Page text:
That's because, regardless of their status at the point of entry, those moving from one country to the other are human beings.

You will have seen them commonly referred to as migrants. This is not incorrect.

The UN Migration Agency defines a migrant as – any person who is moving or has moved across an international border or within a state away from his/her habitual place of residence, regardless of the person’s legal status, whether the movement is voluntary or involuntary, what the causes for the movement are, or what the length of the stay is.

KentLive also refers to people in these circumstances as refugees.

The UN definition of refugees is – people who are outside their country of origin for reasons of feared persecution, conflict, generalised violence, or other circumstances that have seriously disturbed public order and, as a result, require international protection.

"So to be nudging them backwards would be risking life – and it's absolutely disgraceful that anybody has suggested that this is a good idea."

A Home Office source told the Daily Mirror that people were already dying making the dangerous crossing, and the point of pushback is to deter those people from taking to dinghies in the first place.

However, Ms Chapman criticised this position, stating people returned to France will simply try again: "The idea that the French should be dealing with these people that are seeking asylum is ridiculous – because the vast majority of people that pass through France stay in France."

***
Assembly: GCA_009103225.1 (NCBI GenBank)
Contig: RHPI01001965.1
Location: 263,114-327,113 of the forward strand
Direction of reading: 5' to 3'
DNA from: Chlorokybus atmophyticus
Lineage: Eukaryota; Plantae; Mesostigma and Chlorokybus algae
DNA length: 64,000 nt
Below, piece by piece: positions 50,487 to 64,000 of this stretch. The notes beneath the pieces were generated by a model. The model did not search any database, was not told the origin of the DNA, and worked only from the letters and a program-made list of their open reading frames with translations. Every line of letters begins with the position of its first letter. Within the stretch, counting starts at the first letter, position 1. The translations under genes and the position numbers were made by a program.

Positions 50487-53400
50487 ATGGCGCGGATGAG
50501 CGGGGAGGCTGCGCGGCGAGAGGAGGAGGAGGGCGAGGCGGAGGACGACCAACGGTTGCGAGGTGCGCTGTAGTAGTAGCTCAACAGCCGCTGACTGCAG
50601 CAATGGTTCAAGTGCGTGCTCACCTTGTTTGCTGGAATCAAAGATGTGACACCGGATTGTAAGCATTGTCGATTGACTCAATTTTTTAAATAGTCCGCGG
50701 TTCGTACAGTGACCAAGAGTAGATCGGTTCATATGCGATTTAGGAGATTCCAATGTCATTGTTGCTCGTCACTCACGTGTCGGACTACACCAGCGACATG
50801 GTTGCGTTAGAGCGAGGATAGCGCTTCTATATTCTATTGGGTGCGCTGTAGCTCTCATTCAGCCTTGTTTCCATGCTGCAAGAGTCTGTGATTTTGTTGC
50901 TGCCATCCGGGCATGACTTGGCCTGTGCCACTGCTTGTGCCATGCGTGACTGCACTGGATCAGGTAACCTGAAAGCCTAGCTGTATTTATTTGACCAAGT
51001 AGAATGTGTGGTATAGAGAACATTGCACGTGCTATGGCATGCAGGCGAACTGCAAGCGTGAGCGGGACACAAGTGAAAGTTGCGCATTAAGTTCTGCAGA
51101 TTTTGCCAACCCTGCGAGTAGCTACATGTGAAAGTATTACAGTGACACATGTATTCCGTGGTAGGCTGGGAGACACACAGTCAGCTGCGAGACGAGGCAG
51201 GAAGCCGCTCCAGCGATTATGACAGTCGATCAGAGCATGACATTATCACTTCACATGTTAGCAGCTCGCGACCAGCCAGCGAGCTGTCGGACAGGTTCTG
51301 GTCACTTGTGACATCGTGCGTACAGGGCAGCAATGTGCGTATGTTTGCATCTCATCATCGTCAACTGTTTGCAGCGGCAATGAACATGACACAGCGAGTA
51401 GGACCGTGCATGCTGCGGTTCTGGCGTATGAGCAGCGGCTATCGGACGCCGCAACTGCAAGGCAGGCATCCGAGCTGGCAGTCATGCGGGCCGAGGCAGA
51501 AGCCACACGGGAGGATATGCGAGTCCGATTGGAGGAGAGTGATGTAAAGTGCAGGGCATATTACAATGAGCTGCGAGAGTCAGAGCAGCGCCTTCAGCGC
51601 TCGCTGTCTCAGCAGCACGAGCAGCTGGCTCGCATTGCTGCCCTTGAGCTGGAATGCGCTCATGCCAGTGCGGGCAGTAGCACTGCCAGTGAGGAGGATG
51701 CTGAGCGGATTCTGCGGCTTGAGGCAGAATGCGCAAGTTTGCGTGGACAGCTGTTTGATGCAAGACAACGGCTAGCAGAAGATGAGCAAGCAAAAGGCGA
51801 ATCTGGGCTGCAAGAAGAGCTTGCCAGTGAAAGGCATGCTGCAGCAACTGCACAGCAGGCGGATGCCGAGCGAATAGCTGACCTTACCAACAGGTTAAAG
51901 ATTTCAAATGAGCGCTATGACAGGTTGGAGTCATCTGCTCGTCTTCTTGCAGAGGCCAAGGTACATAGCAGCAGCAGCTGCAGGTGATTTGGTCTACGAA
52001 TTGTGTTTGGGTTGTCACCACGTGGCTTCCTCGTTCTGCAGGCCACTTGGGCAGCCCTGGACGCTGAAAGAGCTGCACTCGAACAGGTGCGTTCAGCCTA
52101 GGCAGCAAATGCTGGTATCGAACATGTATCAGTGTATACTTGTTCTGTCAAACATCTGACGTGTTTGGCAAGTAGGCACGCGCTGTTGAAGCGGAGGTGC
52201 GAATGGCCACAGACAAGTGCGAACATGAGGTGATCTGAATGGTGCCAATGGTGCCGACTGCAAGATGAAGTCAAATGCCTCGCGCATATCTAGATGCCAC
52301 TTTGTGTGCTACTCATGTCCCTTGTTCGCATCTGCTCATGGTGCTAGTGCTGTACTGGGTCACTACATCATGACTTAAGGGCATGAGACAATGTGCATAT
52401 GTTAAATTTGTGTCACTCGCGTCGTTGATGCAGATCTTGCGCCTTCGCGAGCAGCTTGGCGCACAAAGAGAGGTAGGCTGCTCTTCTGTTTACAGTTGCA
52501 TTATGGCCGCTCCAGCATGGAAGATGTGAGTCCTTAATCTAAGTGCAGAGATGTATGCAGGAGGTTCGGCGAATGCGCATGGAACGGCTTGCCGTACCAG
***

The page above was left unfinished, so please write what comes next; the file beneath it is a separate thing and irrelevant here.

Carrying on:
Refugees attempting to cross the English Channel are risking their lives in the world's busiest shipping lane

"If you did manage to get them back on French soil, then I would imagine that they would simply try to make the journey again – people are going to make this journey and we can't get away from that.

"Nobody's asking for any more than our fair share of the responsibility to look after people who are seeking sanctuary."

A deal signed between France and the UK in 2020 saw a rise in patrols in the channel and increased funding for technology aimed at increasing efficiency.

A further deal was struck in the summer of 2021, seeing the British government put in £54m and agreeing to share intelligence with the French border force, though it was met with criticism that the deal would have little impact.

Calais MP Pierre-Henri Dumont suggested it would not have an impact as the French coastline is too big, speaking on the BBC's Today programme in July: "The fact is, we've seen it before. Having more money, having more police officers, having more controls, will not prevent people to succeed in these crossing attempts.

"We have too many kilometres of shore to monitor."

More refugees are specifically coming to the UK via small boats, meaning for those of us in Kent, it feels like numbers are rising exponentially, as Kent's asylum system has struggled.

In real terms however, there has actually been no overall rise in the number of refugees coming into the UK, however, as entries via other routes have dropped off sharply as more people are entering via small craft.

Instead, more and more people are taking routes that specifically result in arrivals in Kent, and are much more visible to the general public, unlike routes such as stowing away on lorries or entering via plane.

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Original Article